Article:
During the winter (Dec-Jan), Delhi often experiences dense fog and visibility is reduced considerably, making it difficult for flights to land and take off. Both international and domestic flights are often diverted or cancelled, so plan accordingly and allow for one or two days for possible delays.

By Train

Trains arrive at one of four main stations: Delhi Junction, also called Old Delhi or Purani Dilli; the second at New Delhi which lies in Central Delhi; Hazrat Nizamuddin a few kilometers to the south; and the upcoming Anand Vihar station to the east (very few trains use Delhi Sarai Rohilla or Delhi Cantt stations). Delhi Junction and New Delhi Railway Station are now conveniently connected by Metro Line 2, just minutes apart, while Anand Vihar is served by Line 3. It will take about 40 min-1 hr to travel from the New Delhi Railway Station to the airport by car, depending on traffic.

A ticket office open to all is on the road to Connaught Place with longer hours. It often has waiting times not much longer than at the tourist booking office. You will need to know the number or name of the train you want to take. Easiest of all, though, is to book online through the Indian Railways booking website. (Note, however, that you are required to have both an e-mail address AND a mobile phone number that is registered within India in order to access the booking area of the site.)

Once you have purchased a ticket either at the ticket office or online prior to the trip, all you need to do is go to the rail car labeled with your class of service purchased. You can either get on and sit in the first available seat or often times for higher classes of service, they will post a passenger list on the car when it stops. Look for your name and go to the assigned car, cabin and seat. There is never a need to get a boarding pass so if anyone comes out of the crowd to tell you that, don’t listen to them; it is a scam. If you’re brave, you can simply purchase a general 2nd class ticket and then get on any car where there is availability. The conductor will come by and check your tickets after the train starts moving. If you are in a higher fare class than you are ticketed for, all you have to do is simply pay the difference in fare to the conductor. The only risk here is that the train could be full and you could be stuck in the lowest fare class which can be very crowded with little room to sit.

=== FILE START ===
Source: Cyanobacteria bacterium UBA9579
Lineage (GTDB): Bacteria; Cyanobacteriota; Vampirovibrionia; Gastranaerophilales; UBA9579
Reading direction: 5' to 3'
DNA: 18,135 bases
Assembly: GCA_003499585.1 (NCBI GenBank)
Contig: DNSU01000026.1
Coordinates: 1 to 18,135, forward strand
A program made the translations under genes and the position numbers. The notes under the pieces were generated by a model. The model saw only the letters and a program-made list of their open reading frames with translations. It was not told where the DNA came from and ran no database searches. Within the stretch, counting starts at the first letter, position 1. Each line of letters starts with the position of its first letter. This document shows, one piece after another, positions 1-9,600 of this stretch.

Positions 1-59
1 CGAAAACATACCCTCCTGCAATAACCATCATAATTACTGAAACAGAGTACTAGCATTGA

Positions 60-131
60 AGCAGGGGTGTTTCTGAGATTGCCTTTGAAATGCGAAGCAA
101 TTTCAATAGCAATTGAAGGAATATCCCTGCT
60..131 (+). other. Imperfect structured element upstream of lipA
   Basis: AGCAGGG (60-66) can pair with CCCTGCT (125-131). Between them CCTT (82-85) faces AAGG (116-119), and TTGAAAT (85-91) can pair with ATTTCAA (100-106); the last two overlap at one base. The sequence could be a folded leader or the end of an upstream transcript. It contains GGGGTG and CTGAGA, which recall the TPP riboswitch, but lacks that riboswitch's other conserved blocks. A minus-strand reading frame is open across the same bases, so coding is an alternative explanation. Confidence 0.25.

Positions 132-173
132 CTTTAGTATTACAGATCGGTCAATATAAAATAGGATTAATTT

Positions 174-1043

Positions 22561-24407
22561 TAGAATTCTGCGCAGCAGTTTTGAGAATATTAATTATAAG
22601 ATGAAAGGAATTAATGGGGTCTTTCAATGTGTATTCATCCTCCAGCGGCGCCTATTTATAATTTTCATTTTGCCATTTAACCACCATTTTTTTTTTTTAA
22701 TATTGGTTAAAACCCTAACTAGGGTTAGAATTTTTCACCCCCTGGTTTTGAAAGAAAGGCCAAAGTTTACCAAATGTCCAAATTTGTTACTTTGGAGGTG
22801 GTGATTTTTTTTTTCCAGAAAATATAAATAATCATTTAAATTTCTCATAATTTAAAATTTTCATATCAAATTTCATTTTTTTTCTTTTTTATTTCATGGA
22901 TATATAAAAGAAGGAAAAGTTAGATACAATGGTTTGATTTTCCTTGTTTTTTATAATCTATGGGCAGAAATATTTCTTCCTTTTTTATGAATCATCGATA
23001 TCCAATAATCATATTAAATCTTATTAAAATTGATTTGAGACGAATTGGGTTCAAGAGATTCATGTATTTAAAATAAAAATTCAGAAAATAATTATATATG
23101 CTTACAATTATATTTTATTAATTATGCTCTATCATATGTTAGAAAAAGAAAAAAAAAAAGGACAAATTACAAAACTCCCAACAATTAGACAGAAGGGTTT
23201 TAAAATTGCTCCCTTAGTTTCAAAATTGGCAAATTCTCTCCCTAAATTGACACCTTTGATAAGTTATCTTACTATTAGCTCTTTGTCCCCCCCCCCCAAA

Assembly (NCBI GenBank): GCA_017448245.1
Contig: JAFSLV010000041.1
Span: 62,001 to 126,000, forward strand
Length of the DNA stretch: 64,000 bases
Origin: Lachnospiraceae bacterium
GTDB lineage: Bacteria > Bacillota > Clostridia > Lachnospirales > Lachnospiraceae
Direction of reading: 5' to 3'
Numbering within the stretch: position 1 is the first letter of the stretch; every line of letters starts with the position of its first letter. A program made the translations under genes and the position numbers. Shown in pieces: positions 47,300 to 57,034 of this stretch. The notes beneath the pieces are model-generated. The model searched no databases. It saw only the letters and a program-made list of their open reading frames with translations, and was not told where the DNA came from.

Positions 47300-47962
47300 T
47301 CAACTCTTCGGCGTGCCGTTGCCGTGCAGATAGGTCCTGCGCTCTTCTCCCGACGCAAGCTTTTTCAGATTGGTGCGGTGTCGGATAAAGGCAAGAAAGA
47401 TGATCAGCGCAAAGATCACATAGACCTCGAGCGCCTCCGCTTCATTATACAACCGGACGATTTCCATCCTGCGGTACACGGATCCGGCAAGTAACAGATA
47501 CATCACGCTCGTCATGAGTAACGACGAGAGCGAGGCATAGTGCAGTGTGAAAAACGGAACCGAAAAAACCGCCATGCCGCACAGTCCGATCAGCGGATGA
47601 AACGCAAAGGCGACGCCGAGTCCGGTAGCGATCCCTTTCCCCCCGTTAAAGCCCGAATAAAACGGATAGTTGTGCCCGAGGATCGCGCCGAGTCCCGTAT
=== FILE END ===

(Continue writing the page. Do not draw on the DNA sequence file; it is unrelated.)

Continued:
New Delhi Railway Station

The main entrance to New Delhi Railway Station (code NDLS) is located just outside of Paharganj, also known as the backpacker ghetto. The Delhi Metro now connects directly here, but the metro exits are at the Ajmeri Gate (second entrance) side near platform 16. You can also take prepaid rickshaws and taxis from the plaza outside the main entrance.

The station is large, crowded, confusing and packed with touts. Allow one hour to find your train the first time you visit. Don’t trust the electronic display boards, which often show incorrect information. Instead listen to the announcements and ask multiple people in uniform (policemen) until you find your train. However, anyone who approaches you spontaneously should be completely ignored. Use one of the porters (in orange red uniforms with metallic arms badges) to find your train and carry your luggage, in exchange for a tip.

A tourist ticket office called the International Tourist Bureau is open during office hours upstairs of, but still within, the main New Delhi railway station on Platform No.1 (on the side away from the metro). Note that it is only for foreign tourists, so you must have a tourist visa (i.e. student and working visas are not acceptable). Non-resident Indians can also book their tickets through this office. Bring your passport and cash or traveller’s cheques in U.S. dollars, British Pounds or Euros. If you wish to pay in Indian Rupees you theoretically must show an official exchange certificate (from India, not valid if you changed in another country) or an ATM receipt. All ticket bookings require exact change, as like everywhere in India the office has little to no change. If you don’t have exact change, it’s possible after booking to go down to the food stores, buy food to get change, then return and pick up your ticket. To get a ticket, first get a form from the centre of the room and fill it out. Then go to the information desk near the entrance. There, have the clerk check the availability of the train(s) you desire, and fill out your form accordingly. Then line up at one of the two u-shaped lines of chairs for the reservation desks. If you need a bathroom during this lengthy process, there is a relatively clean male and female toilet just outside on the verandah through the side door (the door you didn’t enter through).

Do not trust strangers who appear out of the crowd to help you; ignore them. Always ask for assistance at the enquiry counter or policemen (in uniform).